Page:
Millennium 2000: Y2K Makes Minor AppearancesAired January 1, 2000 - 5:13 p.m. ET
THIS IS A RUSH TRANSCRIPT. THIS COPY MAY NOT BE IN ITS FINAL FORM AND MAY BE UPDATED.
JOIE CHEN, CNN ANCHOR: Billions of dollars were spent to ensure that vital computer operations survived the millennium bug, and so far they appear to have worked. A few glitches have been reported. Forecasting maps at the French weather service and the Web site for the U.S. Naval Observatory were among the systems that initially displayed New Year's Day's date as January 1st, 19100. Otherwise, though, it's been pretty quiet for those who are keeping an eye out for major problems.
CNN's Jeanne Meserve is standing by at the National Y2K Emergency Center in Washington with the latest there -- Jeanne.
JEANNE MESERVE, CNN CORRESPONDENT: Joie, as you said, the problems thus far have been small and easily fixed. One spokesman for the National Retail Federation could have been talking for almost every industry when she said we are happy to report we have nothing to report. There are no major infrastructure problems domestically over or overseas.
A few minor glitches, let me tell you about some of those. The Pentagon said it had problems processing information from one of its reconnaissance satellites for a while, but a backup system has now been put in place.
Seven nuclear power plants reported Y2K-related problems. Those were with monitoring and access systems. They didn't affect safety or the generation of electricity. Most of those now have been fixed.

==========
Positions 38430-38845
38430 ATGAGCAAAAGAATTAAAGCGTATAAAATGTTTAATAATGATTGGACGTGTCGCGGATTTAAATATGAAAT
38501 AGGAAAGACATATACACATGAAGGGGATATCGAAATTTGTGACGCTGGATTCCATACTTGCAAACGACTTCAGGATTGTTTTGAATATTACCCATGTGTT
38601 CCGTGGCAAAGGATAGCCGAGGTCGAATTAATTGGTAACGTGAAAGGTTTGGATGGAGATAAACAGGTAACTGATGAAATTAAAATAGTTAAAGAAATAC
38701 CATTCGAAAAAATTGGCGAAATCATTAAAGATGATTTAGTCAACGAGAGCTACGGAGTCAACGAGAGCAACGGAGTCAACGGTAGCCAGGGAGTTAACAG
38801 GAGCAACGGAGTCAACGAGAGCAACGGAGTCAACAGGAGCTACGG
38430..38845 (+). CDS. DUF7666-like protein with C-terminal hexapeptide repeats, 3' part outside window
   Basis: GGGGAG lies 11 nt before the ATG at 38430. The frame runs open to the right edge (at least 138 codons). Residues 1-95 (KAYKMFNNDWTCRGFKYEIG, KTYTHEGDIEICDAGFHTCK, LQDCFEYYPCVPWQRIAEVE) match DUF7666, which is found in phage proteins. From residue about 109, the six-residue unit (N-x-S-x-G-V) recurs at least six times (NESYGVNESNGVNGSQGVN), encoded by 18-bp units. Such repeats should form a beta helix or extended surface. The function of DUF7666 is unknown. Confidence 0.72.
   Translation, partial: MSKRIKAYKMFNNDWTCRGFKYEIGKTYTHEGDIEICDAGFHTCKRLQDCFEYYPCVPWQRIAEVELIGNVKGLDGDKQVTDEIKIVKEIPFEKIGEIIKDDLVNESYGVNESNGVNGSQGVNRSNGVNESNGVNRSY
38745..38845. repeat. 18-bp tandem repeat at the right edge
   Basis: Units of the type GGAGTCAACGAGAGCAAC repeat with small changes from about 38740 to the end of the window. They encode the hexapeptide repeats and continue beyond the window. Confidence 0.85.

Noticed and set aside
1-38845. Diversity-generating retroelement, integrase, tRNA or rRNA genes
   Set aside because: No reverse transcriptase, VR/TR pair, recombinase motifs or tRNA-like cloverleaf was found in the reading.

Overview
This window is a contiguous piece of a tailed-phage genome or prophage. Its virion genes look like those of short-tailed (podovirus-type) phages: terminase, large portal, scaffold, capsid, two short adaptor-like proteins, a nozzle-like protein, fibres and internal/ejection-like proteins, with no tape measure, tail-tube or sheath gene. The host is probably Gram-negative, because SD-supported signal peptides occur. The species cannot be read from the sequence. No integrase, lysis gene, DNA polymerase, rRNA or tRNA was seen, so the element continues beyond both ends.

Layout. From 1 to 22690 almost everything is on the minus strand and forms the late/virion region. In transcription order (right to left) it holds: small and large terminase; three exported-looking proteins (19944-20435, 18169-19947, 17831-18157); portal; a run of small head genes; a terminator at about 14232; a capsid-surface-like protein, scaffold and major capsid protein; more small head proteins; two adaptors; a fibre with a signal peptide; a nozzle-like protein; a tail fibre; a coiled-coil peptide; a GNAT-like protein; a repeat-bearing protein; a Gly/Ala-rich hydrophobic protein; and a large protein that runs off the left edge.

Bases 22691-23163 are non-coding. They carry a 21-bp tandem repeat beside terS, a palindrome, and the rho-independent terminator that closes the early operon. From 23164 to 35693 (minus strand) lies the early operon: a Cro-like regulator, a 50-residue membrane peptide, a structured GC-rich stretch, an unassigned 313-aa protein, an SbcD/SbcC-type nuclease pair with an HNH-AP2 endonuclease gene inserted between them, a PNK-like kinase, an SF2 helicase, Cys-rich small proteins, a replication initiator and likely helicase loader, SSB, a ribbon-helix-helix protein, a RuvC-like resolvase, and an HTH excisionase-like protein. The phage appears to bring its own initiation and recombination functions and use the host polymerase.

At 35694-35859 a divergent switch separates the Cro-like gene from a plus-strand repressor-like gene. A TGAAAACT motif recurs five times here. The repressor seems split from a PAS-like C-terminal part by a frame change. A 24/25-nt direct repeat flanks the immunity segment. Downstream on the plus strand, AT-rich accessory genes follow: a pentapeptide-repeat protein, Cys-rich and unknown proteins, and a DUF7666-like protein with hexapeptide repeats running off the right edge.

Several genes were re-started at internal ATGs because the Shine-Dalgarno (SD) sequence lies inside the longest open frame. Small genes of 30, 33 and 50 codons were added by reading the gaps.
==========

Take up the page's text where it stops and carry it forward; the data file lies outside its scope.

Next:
The FAA reported some problems with two systems. One was a system which alerts pilots to weather data. They have an alternate way of distributing that information. The other was something that alerts pilots to wind shears. This occurred at six airports. They say that it was quickly corrected when they rebooted the system.
Amtrak in Philadelphia briefly had a problem routing passengers to the correct trains. Once again, that was corrected and quickly.
And the Bureau of Alcohol, Tobacco and Firearms had one office where they had recently installed a new security system specifically to avoid Y2K problems, and it didn't work. Guards have been posted there to make sure everything stays safe while the system is replaced.
But all in all, the outlook looks good so far. However, many cautions about Monday, when business re-opens, and later in the week, when cumulative problems in various computer systems may become more apparent -- Joie.
CHEN: Jeanne, is there a set out time on when they will stop watching at the National Y2K Center?
MESERVE: They're going to be monitoring here for quite a while. They're talking about scaling back operations, stopping round-the- clock operations probably on Wednesday, but they'll be keeping an eye on things very carefully here through Leap Year, at least.
Sort of an interesting problem here. The usual formula has been, you know, the years divisible by four, it's a leap year. That isn't true on the centuries unless the century is divisible by 400. This one is. They're having to re-check a lot of computer systems to see if that bug is worked out or not They'll be watching carefully through that date until they find out -- Joie.
CHEN: I'll bet they'll be counting, as well. Jeanne Meserve, thanks very much for reporting to us from the Y2K Center in Washington.